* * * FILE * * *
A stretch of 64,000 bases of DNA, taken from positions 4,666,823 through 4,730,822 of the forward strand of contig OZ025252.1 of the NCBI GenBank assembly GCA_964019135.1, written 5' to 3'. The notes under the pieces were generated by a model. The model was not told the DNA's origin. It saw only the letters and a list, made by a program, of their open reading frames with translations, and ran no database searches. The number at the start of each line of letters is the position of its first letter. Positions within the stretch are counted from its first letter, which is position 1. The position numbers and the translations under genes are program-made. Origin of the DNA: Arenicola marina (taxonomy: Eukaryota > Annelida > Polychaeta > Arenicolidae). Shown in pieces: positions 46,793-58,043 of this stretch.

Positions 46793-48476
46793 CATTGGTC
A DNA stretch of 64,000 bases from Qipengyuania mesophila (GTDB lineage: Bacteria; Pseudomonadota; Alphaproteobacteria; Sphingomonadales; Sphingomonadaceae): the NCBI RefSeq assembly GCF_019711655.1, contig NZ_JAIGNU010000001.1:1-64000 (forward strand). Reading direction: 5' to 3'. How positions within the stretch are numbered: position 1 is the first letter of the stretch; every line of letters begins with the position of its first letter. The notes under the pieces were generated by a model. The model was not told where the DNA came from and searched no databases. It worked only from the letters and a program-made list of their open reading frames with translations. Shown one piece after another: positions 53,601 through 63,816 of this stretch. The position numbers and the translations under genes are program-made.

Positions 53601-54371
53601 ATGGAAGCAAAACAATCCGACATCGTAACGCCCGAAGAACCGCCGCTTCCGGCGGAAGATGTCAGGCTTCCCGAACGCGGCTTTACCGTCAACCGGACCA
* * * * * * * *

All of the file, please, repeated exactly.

A stretch of 64,000 bases of DNA, taken from positions 4,666,823 through 4,730,822 of the forward strand of contig OZ025252.1 of the NCBI GenBank assembly GCA_964019135.1, written 5' to 3'. The notes under the pieces were generated by a model. The model was not told the DNA's origin. It saw only the letters and a list, made by a program, of their open reading frames with translations, and ran no database searches. The number at the start of each line of letters is the position of its first letter. Positions within the stretch are counted from its first letter, which is position 1. The position numbers and the translations under genes are program-made. Origin of the DNA: Arenicola marina (taxonomy: Eukaryota > Annelida > Polychaeta > Arenicolidae). Shown in pieces: positions 46,793-58,043 of this stretch.

Positions 46793-48476
46793 CATTGGTC
A DNA stretch of 64,000 bases from Qipengyuania mesophila (GTDB lineage: Bacteria; Pseudomonadota; Alphaproteobacteria; Sphingomonadales; Sphingomonadaceae): the NCBI RefSeq assembly GCF_019711655.1, contig NZ_JAIGNU010000001.1:1-64000 (forward strand). Reading direction: 5' to 3'. How positions within the stretch are numbered: position 1 is the first letter of the stretch; every line of letters begins with the position of its first letter. The notes under the pieces were generated by a model. The model was not told where the DNA came from and searched no databases. It worked only from the letters and a program-made list of their open reading frames with translations. Shown one piece after another: positions 53,601 through 63,816 of this stretch. The position numbers and the translations under genes are program-made.

Positions 53601-54371
53601 ATGGAAGCAAAACAATCCGACATCGTAACGCCCGAAGAACCGCCGCTTCCGGCGGAAGATGTCAGGCTTCCCGAACGCGGCTTTACCGTCAACCGGACCA